Over the years we have been subjected to torrents of Winnie comparison. Winnie is always the milker the beginners milk. Anyone can milk Winnie. She will stand patiently all day long while a two-year-old milks her. Also she gives tons of milk and she has a beautiful udder. Back in the day she was our prettiest LaMancha ever. When Winnie is on the milkstand half the time the farmer calls everyone's attention: "does everyone see how Winnie is standing?"

"Does everyone see how Winnie waits quietly without stamping even though the grain is gone?"

"Does everyone see how Winnie stands like a lamppost while we are drawing blood?"

"Did everyone see how much milk Winnie gave today?"

"Did everyone see how Winnie walked nicely back into the stall without trying to escape into the grain room just because the door is open?"

Bla bla bla bla.

Anyway the thing about Winnie is she is a people goat and she is not a goat's goat. She is one of the Sopranos and when she was young it seemed she might end up as the herdqueen; after all, she was Brandy's oldest daughter. But she didn't have the knack for it. And as soon as Wronny, her little sister, was a yearling, it was clear who would inherit the throne. And after that Winnie gradually slipped into the background.

She is as big as a house so no one ever really bothered her, but after her mother died this summer the farmer would often look out and see Winnie standing alone in the pasture with her head down. She didn't really fit in with the Wronny family, even though she is their aunt, and the Nubian crosses made a point of ignoring her. Even Winnie's own daughters preferred Wronny. So the farmer would look out, and there would be Winnie, gazing off at Mt. Rainier, or staring blankly down the hill. She is the oldest LaMancha here now, ten years old, and even though she still looks like a 5-year-old, she started getting aches and pains, and a week or so ago she hurt her foot somehow and wouldn't join the scrum around the feeder. The other bigs jostled her too much.

"What are we going to do with you?" the farmer asked.

She really only looks happy when the farmer is there, scratching along her shoulder blades and pretending she is still magnificent, even though she is getting a little bit rickety, and if the truth be told she is a little down on her pasterns.

The problem is that, in her mind, she is a big grand champion worldbeating fish. And she has no pond.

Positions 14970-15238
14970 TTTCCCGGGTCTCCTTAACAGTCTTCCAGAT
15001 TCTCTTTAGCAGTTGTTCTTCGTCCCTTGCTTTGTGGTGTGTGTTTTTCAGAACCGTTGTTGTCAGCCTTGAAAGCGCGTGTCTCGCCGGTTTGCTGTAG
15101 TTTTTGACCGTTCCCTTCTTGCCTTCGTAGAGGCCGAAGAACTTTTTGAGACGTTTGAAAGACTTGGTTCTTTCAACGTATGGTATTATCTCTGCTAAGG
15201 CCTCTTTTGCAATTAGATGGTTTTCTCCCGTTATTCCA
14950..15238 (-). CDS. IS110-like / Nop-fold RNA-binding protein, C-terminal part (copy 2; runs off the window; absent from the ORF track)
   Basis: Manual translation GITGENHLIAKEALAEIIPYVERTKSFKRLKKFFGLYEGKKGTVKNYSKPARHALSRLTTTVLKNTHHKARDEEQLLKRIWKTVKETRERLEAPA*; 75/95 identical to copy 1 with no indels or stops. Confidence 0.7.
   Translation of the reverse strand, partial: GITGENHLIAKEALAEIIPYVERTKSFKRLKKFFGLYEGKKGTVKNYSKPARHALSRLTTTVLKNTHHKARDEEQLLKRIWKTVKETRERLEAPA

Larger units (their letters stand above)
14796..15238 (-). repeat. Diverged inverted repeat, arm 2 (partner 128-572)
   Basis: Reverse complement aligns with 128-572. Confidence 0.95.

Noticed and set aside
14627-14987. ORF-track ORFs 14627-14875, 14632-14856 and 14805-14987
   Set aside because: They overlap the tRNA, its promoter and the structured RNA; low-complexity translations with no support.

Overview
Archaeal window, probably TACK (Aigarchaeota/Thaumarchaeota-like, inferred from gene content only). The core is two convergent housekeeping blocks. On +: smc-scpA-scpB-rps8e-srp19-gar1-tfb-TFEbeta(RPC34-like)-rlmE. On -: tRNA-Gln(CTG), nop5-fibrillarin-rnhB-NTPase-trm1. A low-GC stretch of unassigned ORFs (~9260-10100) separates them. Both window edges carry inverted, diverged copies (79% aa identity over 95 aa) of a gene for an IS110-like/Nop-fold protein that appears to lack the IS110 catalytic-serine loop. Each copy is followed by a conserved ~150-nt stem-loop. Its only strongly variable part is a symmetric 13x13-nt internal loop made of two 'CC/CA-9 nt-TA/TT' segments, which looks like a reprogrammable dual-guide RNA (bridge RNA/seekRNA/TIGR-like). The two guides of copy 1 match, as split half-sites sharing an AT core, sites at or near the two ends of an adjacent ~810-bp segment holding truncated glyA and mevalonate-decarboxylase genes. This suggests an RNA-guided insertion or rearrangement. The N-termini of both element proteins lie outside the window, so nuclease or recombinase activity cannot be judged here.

"Oh no," said Eo, as the farmer stood scratching Winnie with a puzzled expression.

~~~~ stay tuned ~~~~~

Thursday, November 28, 2013

If It Rings, Don't Answer

Well today is Thanksgiving here. We have it on a Thursday. Right now it is gray and foggy but it isn't raining. So I guess we are thankful for that. Maddy the Chuckler aka the Sheriff of Crazytown went out of heat so I guess we are thankful for that. Her desperate yodels are really almost too much to bear. If you would like to get a headache just stand within five acres of Maddy when she is yodel-chuckling over to Fred.

Yodel-ha-ha, yodel-ha-ha, all day long.

What do you hear when you are trying eat your meager breakfast? Yodel-ha-ha.

What do you hear when you are trying to snooze in the winter sun? Yodel-ha-ha.

It is not a ringtone anyone would choose to download. Or is it? The Yodel-ha-ha ringtone?

Hmm, sometimes things are the opposite of what they seem, like Moldy's magical wishing powers, which seemed like a pain in the udder when we first discovered them. But it turns out we probably just weren't using them right. As you know, you must always use your superpowers for good, if you have any.

Perhaps this is also true of the yodel-ha-ha. Perhaps the yodel-ha-ha is a strange gift from Fifth Dimension, something to be thankful for, and we have just been looking it in the mouth with short-sighted criticality.

For today, just in case, we will be thankful for the yodel-ha-ha, the possible future ringtone that goes viral around the world and wins us a million dollars worth of alfalfa in the Best Ringtone Ever contest, causing me as a paragon of gracious humble dignity to give the most beautiful acceptance speech the world has ever known.

For tomorrow, maybe not.

Saturday, November 23, 2013

Moldy Wishes, Caviar Dreams

Everyone is looking at Moldy with suspicious awe because as you know the other day Moldy looked out of the shed and said "I wish it would stop raining." This was in the middle of a downpour which we thought would probably last until about February.

She just came right out and said it, just like that. "I wish it would stop raining."

The next day it stopped raining. It has not rained since. They say it will not rain until AFTER Thanksgiving. They don't know anything, but still, that is what they say.

It has put us all on edge and we are tiptoeing around Moldy. Even Eo is giving her a wide berth. Yesterday Dinky Dollarbird, Blue Jaye's greedy little daughter, was elbowing around the feeder and she stuck her pointy head into Moldy who was busy stuffing her face and Moldy stopped eating for a minute and said, "I wish you wouldn't do that," and all of a sudden the Boston Terror who has been on strict probation leaped into view out of nowhere and nipped Dinky in the pastern and Dinky took off running and didn't come back until the breakfast was all gone.